If you skipped New York’s grittier art fairs this season and now regret it, compensation awaits in a scruffy food fight of an exhibition at a relatively swank address: Lever House, the first glass-curtain-wall skyscraper on Park Avenue.
The show is “Midtown,” a contentious mix of art, design, craft and various hybrids by more than 60 artists from around the world. A pop-up affair, it has been organized by the New York art dealers Jeanne Greenberg Rohatynand Michele Maccarone, and the contemporary design dealer Paul Johnson, with help from the independent curator Ali Subotnick. It sprawls throughout the denuded second floor of Lever House, the ever-elegant International Style gem designed by Gordon Bunshaft and Natalie de Blois (for Skidmore, Owings and Merrill) and completed in 1952.
The works by the South African ceramic sculptor Andile Dyalvane are notable for their combination of topographical ruggedness and refinement, even though they can sometimes verge on fussiness. Aneta Regel, a Polish sculptor who makes simplified animal forms encrusted with bright colored glazes that seem descended from African Baule, is another talent worth watching. And Kenzi Shiokava, a professional gardener from Los Angeles, and a breakout star of the Hammer Museum’s 2016 biennial, is an older newcomer represented here by five delicate and totemic forms dating to the 1980s and made in carefully carved and burned wood. They are both indebted to Isamu Noguchi and Louise Nevelson — and free of them.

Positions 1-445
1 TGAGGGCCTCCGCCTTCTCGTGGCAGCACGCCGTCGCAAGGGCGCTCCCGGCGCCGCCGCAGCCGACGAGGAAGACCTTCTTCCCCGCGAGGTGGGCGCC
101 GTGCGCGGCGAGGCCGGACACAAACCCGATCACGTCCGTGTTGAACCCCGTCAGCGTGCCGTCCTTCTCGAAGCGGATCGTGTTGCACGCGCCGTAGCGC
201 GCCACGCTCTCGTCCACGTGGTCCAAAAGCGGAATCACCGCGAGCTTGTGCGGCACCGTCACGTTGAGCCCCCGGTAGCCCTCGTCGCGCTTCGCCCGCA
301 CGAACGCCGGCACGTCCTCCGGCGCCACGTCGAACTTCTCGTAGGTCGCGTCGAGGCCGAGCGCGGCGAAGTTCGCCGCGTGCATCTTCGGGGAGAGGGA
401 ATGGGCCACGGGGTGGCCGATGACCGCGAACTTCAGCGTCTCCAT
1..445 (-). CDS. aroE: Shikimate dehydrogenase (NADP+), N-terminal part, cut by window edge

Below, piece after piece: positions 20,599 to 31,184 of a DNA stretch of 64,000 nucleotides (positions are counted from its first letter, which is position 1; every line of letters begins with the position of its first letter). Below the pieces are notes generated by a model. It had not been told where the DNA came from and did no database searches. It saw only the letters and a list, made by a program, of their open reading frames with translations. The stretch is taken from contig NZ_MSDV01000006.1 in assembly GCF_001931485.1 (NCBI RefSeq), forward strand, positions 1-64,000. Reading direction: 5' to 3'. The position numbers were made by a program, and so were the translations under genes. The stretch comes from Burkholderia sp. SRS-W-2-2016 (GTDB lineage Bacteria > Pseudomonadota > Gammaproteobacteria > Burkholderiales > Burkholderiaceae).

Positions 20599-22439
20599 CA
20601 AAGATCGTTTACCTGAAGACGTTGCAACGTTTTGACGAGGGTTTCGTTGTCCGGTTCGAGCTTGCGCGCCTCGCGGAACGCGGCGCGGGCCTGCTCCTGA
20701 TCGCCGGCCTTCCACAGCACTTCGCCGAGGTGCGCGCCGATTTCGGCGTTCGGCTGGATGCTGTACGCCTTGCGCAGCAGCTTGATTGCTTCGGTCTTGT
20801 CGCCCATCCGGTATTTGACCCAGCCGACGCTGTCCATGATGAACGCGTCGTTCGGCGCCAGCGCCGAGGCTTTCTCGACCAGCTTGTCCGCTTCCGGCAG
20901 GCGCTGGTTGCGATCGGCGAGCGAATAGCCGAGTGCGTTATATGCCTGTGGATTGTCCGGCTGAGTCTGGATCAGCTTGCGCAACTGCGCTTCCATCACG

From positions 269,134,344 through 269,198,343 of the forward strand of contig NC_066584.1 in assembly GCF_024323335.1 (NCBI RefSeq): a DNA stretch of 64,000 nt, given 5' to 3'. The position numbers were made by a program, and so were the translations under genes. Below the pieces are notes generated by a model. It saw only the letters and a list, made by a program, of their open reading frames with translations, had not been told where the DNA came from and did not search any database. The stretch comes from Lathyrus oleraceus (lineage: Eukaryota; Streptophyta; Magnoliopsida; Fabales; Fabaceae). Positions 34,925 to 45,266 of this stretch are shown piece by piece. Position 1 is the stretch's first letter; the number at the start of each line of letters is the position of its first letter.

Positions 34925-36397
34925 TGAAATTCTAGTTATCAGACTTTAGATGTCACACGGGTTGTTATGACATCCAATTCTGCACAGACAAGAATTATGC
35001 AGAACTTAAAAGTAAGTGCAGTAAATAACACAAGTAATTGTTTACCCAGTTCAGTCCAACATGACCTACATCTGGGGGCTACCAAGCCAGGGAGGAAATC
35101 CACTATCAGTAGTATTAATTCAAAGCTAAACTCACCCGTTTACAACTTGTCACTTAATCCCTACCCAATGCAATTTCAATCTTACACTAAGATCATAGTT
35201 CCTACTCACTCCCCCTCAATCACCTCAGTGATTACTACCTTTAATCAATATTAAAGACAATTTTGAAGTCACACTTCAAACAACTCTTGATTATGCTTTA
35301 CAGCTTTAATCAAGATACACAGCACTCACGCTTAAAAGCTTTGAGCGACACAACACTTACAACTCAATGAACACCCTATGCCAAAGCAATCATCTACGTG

Amid the clash of sensibilities and amusing sights this show fruitfully unleashes, I realized, once more, my preference for design that is functional, affordable and capable of mass production. Sadly, there seems to be only one candidate here: a metal tubing armchair by Mr. Fischer that looks back to modernist masters like Mies van der Rohe and Le Corbusier, but adds extra curves. It’s a bit of a Surrealist joke, a bit of an abstract sculpture and comfortable to sit in. Perhaps there will be many more like it, reasonably priced.